Opening night reception


LADY MAIKO【 舞妓はレディ 】

The Toronto Japanese Film Festival 2015, Bento Box Magazine

©2014 Fuji Television Network, Toho, Kansai Telecasting Corporation, Dentsu, The Kyoto Shimbun, Kyoto Broadcasting System, Altamira Pictures


A delightful geisha version of Audrey Hepburn’s My Fair Lady from the director of Shall We Dance? For as long as she can remember, Haruko has wanted to be a geisha. But when she approaches a teahouse in Kyoto’s famous geisha district to become an apprentice geisha, or maiko, she is rejected due to her country bumpkin dialect and uncultivated demeanour. By chance, her accent catches the interest of Professor Kyono, a linguistics specialist and regular patron at the teahouse. He strikes a deal with the teahouse proprietor, promising to transform Haruko’s strong dialect into ladylike speech within six months….


Closing night reception
Sumiko Fuji, Eri Watanabe and Tamiyo Kusakari
Director Masayuki Suo and actress Tamiyo Kusakari will be in attendance to introduce the film and take questions at the reception following the screening.

The Toronto Japanese Film Festival 2015, Bento Box MagazineDirector Masayuki Suo

The Toronto Japanese Film Festival 2015, Bento Box MagazineTamiyo Kusakari

James Heron’s recommendation
“A lively and delightful soufflé of a film. Far from FAIR, this LADY is fantastic!”

Friday, June 26, 7:00 pm North American Premiere Starring: Mone Kamishiraishi, Hiroki Hasegawa,Sumiko Fuji, Eri Watanabe and Tamiyo Kusakari



The Toronto Japanese Film Festival 2015, Bento Box Magazine

©The Vancouver Asahi’ Production Committee

Based on the true story of the Asahi baseball team formed in prewar Vancouver by secondgeneration Japanese-Canadians. The team was a source of pride and solidarity for their community, but they soon were subject to terrible persecution by the Canadian government. One of the great Japanese-Canadian stories told with humanity and gentle humour.

James Heron’s recommendation
“A lovingly made tribute to true Japanese-Canadian heroes.”

Sunday, June 14, 7:00 pm Toronto Premiere Starring: Satoshi Tsumabuki, Kazuya Kamenashi, Mitsuki Takahata, Aoi Miyazaki and Ryo Katsuji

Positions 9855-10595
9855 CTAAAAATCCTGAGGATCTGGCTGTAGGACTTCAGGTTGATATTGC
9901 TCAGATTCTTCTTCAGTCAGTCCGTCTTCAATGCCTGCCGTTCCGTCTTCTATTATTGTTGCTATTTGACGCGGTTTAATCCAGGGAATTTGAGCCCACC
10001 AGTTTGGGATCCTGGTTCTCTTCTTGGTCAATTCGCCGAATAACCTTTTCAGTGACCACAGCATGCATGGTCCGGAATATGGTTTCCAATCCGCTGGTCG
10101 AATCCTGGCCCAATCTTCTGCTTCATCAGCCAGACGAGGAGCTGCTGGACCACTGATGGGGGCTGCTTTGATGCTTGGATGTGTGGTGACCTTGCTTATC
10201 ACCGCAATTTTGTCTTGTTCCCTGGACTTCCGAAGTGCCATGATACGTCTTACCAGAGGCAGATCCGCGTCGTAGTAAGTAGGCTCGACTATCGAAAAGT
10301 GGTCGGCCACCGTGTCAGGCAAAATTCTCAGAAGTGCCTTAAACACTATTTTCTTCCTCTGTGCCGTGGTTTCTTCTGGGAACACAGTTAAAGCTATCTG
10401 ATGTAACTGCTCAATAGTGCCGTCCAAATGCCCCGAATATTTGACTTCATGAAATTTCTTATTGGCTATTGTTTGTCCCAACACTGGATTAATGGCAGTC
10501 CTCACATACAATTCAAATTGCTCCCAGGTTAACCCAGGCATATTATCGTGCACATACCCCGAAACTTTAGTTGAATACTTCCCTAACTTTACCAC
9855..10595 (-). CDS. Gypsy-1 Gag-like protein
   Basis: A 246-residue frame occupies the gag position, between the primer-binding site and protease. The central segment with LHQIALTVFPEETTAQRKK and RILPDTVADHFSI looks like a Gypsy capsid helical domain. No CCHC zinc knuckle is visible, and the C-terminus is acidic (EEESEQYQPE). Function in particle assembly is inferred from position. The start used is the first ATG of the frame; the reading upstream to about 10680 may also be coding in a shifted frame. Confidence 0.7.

Bentobox pick

The Toronto Japanese Film Festival 2015, Bento Box Magazine

©2014 “Pale Moon” Film Partners

Bank employee Rika is not happy with her circumstances: an unsatisfying job, an unappreciative husband, no children or free time. After a chance meeting with a client’s college-aged son, Rika finds herself having an affair, funded by the millions entrusted to her by clients. But her happiness is short-lived as things begin to close in….

James Heron’s recommendation
“Miyazawa’s award-winning performance is mesmerizing.”

Friday, June 19, 7:00 pm Canadian Premiere Starring: Rie Miyazawa, Sousuke Ikematsu, Satomi Kobayashi and Yuko Oshima


MY MAN【私の男】

The Toronto Japanese Film Festival 2015, Bento Box Magazine

©2014 “My Man” Film Partners

Based on Kazuki Sakuraba’s novel, My Man is “a chilling Japanese spin on Lolita.” After losing her family, Hana is taken in by distant relative Jungo. Driven by trauma and isolation, their relationship crosses the line into the sexual—and when the townspeople get suspicious, things take a murderous turn.

James Heron’s recommendation

”Shocking, provocative yet deeply humane with fearless performances from Asano and Nikaido.”

Friday, June 12, 9:15 pm, Canadian Premiere Starring: Tadanobu Asano, Fumi Nikaido, Tatsuya Fuji and Kengo Kora
*Contains nudity and adult content. Admittance restricted to 18+


Schedule of TJFF events

All screenings will take place in the Kobayashi Hall at the Japanese Canadian Culture Centre (6 Garamond Ct., Toronto). The JCCC also features an art gallery, heritage museum and a state-of-the-art martial arts centre, so there is lots to see and do between screenings. Sushi bento are on sale at all screenings with sake available on select evenings. Expect many special guests, guest speakers and even a performance by the Toronto Symphony Orchestra’s Etsuko Kimura at the screening of Maestro!

Tickets are available at the JCCC reception, at 416-441-2345 or www.ticketweb.ca

Thursday June 11
•Opening Reception 6:30 pm
•Kakekomi 駆込み女と駆出し男 (2015)
7:30 pm Director Masato Harada will be in attendance to introduce the film and take questions following the screening.

Friday June 12
•Tokyo Tribe トーキョー・トライブ (2014) 7:00 pm
•My Man 私の男 (2014) 9:15 pm
*Both films contain nudity and adult content. Admittance restricted to 18+

Saturday June 13
•Twilight: Saya in Sasara トワイライトささらさや (2014) 2:00 pm
•Giovanni’s Island ジョバンニの島 (2014) 4:15 pm
•A Samurai Chronicle 蜩ノ記 (2014) 7:00 pm

Sunday June 14
•Being Born – Together Forever うまれるーずっと、いっしょ (2014) 12:00 pm
•Hot Road ホットロード (2014) 2:15 pm •Little Forest – Summer/Autumn リトル・フォレスト 夏/秋 (2014) 4:30 pm
•The Vancouver Asahi バンクーバーの朝日 (2014) 7:00 pm

Monday June 15
•Wood Job! ウッジョブ〜神去なあなあ日常〜 (2014) 7:00 pm

Tuesday June 16
•The Light Shines There Only そこのみにて光輝く (2014) 7:00 pm
*Contains nudity and adult content. Admittance restricted to 18+

Wednesday June 17
•Her Granddaughter 娚の一生 (2015) 7:00 pm

Thursday June 18
•Maestro! マエストロ! (2015) 7:00 pm The Toronto Symphony Orchestra’s Etsuko Kimura will perform prior to the screening.

Friday June 19
•Pale Moon 紙の月 (2014) 7:00 pm

Tuesday June 23
•Thermae Romae II テルマエ・ロマエ II (2014) 7:00 pm

Wednesday June 24
•0.5mm 0.5 ミリ (2013) 7:00 pm

Thursday June 25
•Snow on the Blades 柘榴坂の仇討 (2014) 7:00 pm

Friday June 26
•Lady Maiko 舞妓はレディ (2014) 7:00 pm Director Masayuki Suo and actress Tamiyo Kusakari will be in attendance to introduce the film and take questions at the reception following the screening. *Closing night reception to follow.



All photos: courtesy of TJFF unless otherwise noted